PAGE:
Concussion Basics The CDC estimates that there are 1.6-3.8 million concussions each year in the United States that resulted from sports or recreation injuries. Concussion brochureBecause concussions can have long-term health effects, it is imperative to identify and treat concussion immediately. Patients may need support in returning to school or work after a concussion, and athletes need guidance for how to safely return to play after they are fully recovered. Many patients benefit from working with skilled professionals to treat their symptoms and assist them in navigating their recovery so they can return to their life roles.  Saint Alphonsus Rehabilitation Services (STARS) offers a comprehensive concussion management program – from evaluations and testing to physical therapy, cognitive therapy and more. If you would like to discuss concussion symptoms, please contact: Kathy Smith – Neurological Case Manager at the Concussion Clinic: (208) 367-8962 If you or your loved one needs immediate attention, please contact your local Emergency Department or your primary care physician. Two of our Sports Medicine Providers, Dr. Jennifer Southard and Dr. Derek Kunz  are available to evaluate your concussion and to provide ongoing medical management. These professionals have additional concussion specialty training so you can be confident you are getting the best care.  Some clinics reserve spots for new concussion patients so accessing medical services is easy and quick.
                                             

Return to Learn Protocol

The Speech-Language Pathologist will provide direction for advancing through the levels. The patient must complete the full Return to Learn protocol before the Return to Play protocol can be initiated. The goal is to progress through the levels while maintaining a sub-symptom threshold as much as possible. Sub-symptom threshold – keeping cognitive activity below the level that triggers symptoms, such as headache, fatigue or other post-concussive symptoms.

Stage Activity Objective
1. No activity Complete cognitive rest – no school, no homework, no reading, no texting, no video games, no computer work. Recovery.
2. Gradual reintroduction of cognitive activity Relax previous restrictions on activities, adding them back for short periods of time (5-15 minutes at a time). Gradual controlled increase in sub-symptom threshold cognitive activities.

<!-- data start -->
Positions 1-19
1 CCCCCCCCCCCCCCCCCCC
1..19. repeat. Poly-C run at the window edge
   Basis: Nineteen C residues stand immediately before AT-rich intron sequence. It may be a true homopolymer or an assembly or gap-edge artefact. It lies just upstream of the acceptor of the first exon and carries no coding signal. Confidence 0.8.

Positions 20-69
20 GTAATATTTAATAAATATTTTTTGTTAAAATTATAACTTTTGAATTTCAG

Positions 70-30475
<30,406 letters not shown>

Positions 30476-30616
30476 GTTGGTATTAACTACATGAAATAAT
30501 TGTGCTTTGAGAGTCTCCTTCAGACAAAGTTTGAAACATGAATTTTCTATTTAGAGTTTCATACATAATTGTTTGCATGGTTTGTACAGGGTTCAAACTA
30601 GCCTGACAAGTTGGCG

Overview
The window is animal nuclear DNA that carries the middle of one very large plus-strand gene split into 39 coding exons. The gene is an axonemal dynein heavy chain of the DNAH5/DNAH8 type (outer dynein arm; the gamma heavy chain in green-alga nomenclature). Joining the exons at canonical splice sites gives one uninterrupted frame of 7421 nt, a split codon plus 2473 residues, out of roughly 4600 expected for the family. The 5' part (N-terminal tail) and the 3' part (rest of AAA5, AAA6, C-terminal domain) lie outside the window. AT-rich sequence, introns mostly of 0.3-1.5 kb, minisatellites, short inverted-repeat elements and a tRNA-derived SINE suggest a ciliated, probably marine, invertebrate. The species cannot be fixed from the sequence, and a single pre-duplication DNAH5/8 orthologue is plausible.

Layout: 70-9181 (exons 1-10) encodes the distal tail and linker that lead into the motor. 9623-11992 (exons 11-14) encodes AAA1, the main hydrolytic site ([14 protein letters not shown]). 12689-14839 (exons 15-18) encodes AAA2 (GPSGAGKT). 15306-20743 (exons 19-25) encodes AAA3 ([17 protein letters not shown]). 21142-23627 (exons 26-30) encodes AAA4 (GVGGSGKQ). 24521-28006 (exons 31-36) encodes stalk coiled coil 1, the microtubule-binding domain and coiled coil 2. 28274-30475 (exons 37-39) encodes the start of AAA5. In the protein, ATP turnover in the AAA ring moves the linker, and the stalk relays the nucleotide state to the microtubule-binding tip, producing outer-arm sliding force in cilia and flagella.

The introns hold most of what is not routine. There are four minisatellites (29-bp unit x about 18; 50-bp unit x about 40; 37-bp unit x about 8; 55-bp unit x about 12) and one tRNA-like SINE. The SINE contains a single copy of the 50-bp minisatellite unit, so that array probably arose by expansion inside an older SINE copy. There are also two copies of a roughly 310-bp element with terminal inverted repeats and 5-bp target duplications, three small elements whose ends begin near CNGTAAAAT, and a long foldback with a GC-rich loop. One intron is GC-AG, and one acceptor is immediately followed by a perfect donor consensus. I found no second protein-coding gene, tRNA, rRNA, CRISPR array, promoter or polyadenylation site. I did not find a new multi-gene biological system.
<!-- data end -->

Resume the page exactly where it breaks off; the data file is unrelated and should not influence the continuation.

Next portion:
3. Homework at home before school work at school Homework in longer increments (20-30 minutes at a time). Increase cognitive stamina by repetition of short periods of self-paced cognitive activities.
4. School re-entry Part day of school after tolerating 1-2 cumulative hours of homework at home. Re-entry into school with accommodations to permit controlled sub-symptom threshold increase in cognitive load.
5. Gradual reintegration into school Increase to full day of school. Accommodations decrease as cognitive stamina improves.
6. Resumption of full cognitive workload Introduce testing, catch up with essential work. Full return to school. May commence Return-to-Play protocol.

      Source: Master CL, Gioia GA, Leddy JJ, Grady MF.

Return to Play Protocol

The patient should not return to athletics until allowed to do so by a physician experienced in the management of concussion.  The return to athletics should be gradual, should be monitored by a physician, and should proceed in a step-wise fashion as outlined below. The patient must be at each level for 24 hours without symptoms. If any post-concussion symptoms occur, the patient should drop back to the previous asymptomatic level and try to progress again after another 24-hour period has passed.

Stage Activity Objective
1. No activity Symptom limited physical and cognitive rest. Recovery.
2. Light aerobic exercise Walking, swimming or stationary cycling keeping intensity <70% of maximum predicted heart rate.  No resistance training. Increase heart rate.
3. Sport-specific exercise Sport-specific exercise such as running drills.  No head impact activities. Add movement.
4. Non-contact training drills Progression to more complex training drills.  May start progressive resistance training. Exercise, coordination and cognitive load.
5. Full-contact practice Following medical clearance, participate in normal training activities. Restore confidence and assess of functional skills by coaching staff.
6. Return to play Normal game play.  

Source: Adapted from Consensus Statement on Concussion in Sport 4th International Conference on Concussion in Sport held in Zurich, November 2012. You can also learn more below:

 

Concussion Treatment

Sports Medicine Concussion Clinic